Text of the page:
Younger HCC patients often have tumors with higher invasiveness and metastatic potentials, higher recurrence possibility, and their survival and prognosis are worse than the older ones. However, Chedid found male, older patients often had poorly differentiated tumors, and poorer survivals, and age younger than 45 years was a good prognostic factor. In authors' institute, no significant difference between the younger and older patients was found.
CO-EXISTING HEPATITIS STATUS AND LIVER CIRRHOSIS
Co-existing hepatitis status and liver cirrhosis are other important factors influencing the prognosis of HCC patients. The inflammatory activity and hepatic reserve have been confirmed as risk factors for recurrence. Longer disease-free survival (DFS) is found in patients without active hepatitis, and suppression of co-existing hepatitis is necessary to achieve better DFS. The postoperative overall and disease-free survival rates of patients without hepatitis viral infection (N-HCC) are better than those hepatitis B virus-related HCC (B-HCC) and HBV-HCV double infection HCC (D-HCC) patients. The postoperative long-term survival rate of patients seronegative for HBsAg is greater than that of patients seropositive for HBsAg. This is due to N-HCC cases have a good liver function reservation, and have no synchronous and metachronous multicentric occurrence. D-HCC often has a higher surgical complication rate and hospital mortality, and recurred earlier after hepatectomy.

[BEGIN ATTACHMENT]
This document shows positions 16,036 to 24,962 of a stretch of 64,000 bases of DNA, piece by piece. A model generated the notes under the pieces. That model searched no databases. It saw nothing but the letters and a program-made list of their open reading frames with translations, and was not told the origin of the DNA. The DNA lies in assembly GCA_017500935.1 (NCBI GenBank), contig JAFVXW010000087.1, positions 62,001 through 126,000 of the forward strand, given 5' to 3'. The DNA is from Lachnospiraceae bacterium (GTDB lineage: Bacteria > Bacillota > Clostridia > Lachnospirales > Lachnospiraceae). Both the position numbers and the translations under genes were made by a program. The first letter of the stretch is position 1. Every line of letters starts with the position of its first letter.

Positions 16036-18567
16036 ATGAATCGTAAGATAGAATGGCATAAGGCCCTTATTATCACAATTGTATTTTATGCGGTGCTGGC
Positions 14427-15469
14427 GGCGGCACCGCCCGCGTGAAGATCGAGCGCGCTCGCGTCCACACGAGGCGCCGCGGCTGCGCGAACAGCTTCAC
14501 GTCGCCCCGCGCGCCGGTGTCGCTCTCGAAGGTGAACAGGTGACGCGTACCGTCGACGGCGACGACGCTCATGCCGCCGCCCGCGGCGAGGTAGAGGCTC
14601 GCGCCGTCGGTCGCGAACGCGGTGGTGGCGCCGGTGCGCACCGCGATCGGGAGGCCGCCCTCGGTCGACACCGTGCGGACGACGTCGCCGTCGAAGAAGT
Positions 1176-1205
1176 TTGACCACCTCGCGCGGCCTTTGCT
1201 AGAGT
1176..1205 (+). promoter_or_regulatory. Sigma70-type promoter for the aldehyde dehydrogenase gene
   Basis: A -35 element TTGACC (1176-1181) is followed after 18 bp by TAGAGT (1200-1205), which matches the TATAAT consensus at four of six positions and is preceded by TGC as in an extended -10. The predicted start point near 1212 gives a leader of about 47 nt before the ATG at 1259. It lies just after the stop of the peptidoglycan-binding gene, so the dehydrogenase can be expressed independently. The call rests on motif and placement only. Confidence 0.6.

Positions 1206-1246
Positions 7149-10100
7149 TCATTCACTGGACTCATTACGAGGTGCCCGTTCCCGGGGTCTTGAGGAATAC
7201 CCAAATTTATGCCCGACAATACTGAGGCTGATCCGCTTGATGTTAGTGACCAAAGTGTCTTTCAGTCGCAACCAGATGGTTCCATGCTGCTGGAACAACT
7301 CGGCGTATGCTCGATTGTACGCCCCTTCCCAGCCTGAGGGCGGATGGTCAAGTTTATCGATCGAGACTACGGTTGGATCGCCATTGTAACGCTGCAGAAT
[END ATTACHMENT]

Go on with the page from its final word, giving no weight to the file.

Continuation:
A high viral load is an independent risk factor for recurrence. The HBeAg, wild-type HBV are more likely to be found in patients with a high viral load, while precore mutant-type HBV is useful for estimating a patient's prognosis after resection of B-HCC. Patients infected with genotype 1b of HCV may have a relatively high risk of ongoing hepatocarcinogenesis and more aggressive progression of associated liver dysfunction, resulting in a poorer outcome than with other genotypes[20,21].